McIntosh, who asked DOL on May 10 for a list of all contracts awarded by OSHA relating to its ergonomics standard, said of the 70 contracts the agency informed him of, 41 were awarded non-competitively and added the list provided by DOL also includes "28 awards for individuals to testify at DOL's rulemaking hearings."
The ongoing investigation was triggered originally by McIntosh's interest in DOL's use of non-codified documents after OSHA's home office letter fiasco (Inside OSHA, Feb. 21, p14). Now it has branched out to an area that one industry source believes could "kill the ergonomics rule."
The text of McIntosh's letter to DOJ follows.
Text of McIntosh Letter to DOJ on OSHA Contracting
Randolph Moss, Esq.
David W. Ogden, Esq.
Dear Messrs. Moss and Ogden:
I am writing to bring to your attention two Department of Labor (DOL) pending final rulemakings which, I believe, are defective.
First, DOL's regulatory proposal to use unemployment compensation for paid family leave seems to me to be backdoor legislating. As a consequence, on May 18, 2000 and May 31st, I wrote Office of Management and Budget Director Jack Lew and DOL Secretary Alexis Herman, respectively, to object to DOL's pending final rule, entitled "Birth and Adoption Unemployment Compensation" (popularly known as "Baby UI"). Copies of my letters are enclosed. In light of the Supreme Court's decision in Food and Drug Administration v. Brown & Williamson Tobacco Corp. (120 S. Ct. 1291), and pursuant to the Constitution and Rules X and XI of the United States House Of Representatives, I request that the Department of Justice (DOJ) provide a legal opinion of its ability to defend the Administration's proposed major revision of unemployment compensation against a claim of usurpation of legislative authority, which is solely granted to Congress under Article I of the Constitution.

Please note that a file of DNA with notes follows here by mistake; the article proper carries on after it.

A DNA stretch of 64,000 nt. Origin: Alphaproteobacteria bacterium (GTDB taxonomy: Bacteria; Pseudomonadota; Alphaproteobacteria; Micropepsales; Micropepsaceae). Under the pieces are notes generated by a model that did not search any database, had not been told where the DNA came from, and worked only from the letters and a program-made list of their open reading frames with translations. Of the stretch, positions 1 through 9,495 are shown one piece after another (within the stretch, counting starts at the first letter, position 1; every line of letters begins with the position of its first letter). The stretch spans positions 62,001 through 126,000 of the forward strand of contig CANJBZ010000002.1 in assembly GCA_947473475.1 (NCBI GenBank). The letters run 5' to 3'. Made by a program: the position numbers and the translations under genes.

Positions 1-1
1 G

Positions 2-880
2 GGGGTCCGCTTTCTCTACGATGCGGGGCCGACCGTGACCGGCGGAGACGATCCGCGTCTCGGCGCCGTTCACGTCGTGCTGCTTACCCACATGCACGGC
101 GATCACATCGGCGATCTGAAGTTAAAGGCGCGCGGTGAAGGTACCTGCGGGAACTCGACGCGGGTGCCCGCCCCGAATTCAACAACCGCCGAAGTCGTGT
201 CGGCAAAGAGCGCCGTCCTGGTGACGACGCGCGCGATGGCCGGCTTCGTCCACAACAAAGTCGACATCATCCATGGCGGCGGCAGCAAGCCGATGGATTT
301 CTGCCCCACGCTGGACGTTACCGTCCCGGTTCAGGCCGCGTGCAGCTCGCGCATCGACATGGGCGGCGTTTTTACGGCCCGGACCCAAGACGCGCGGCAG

Second, the Subcommittee on National Economic Growth, Natural Resources, and Regulatory Affairs, which I chair, is investigating possible augmentation of DOL full-time equivalents by use of contractors and improper use of contractors for inherently governmental functions in the rulemaking process. As part of this investigation, on May 10, 2000, I wrote Secretary Herman for information about its contract awards for its ergonomics rulemaking. On May 10th, I also wrote one of DOL's contractors for its ergonomics rulemaking. Copies of my letters are enclosed. On May 26th, DOL provided a listing of 70 contracts awarded from 1996 to 2000 for this rulemaking, including 41 non-competitive awards and 28 awards for individuals to testify at DOL's rulemaking hearings. Pursuant to the Constitution and Rules X and XI of the United States House of Representatives, I request that DOJ provide a legal opinion of the propriety of DOL's use of contractors for what may be inherently governmental functions related to this rulemaking, DOL's use of paid witnesses in its rulemaking hearings, and DOL's use of noncompetitive contracting for noncommercial functions related to its rulemakings.
Please provide both legal analyses before finalization of these rules. If you have any questions about this letter, please contact Professional Staff Member Barbara Kahlow at 226-3058 or Subcommittee Counsel Bill Waller on 226-2067.
David M. McIntosh
cc: The Honorable Dan Burton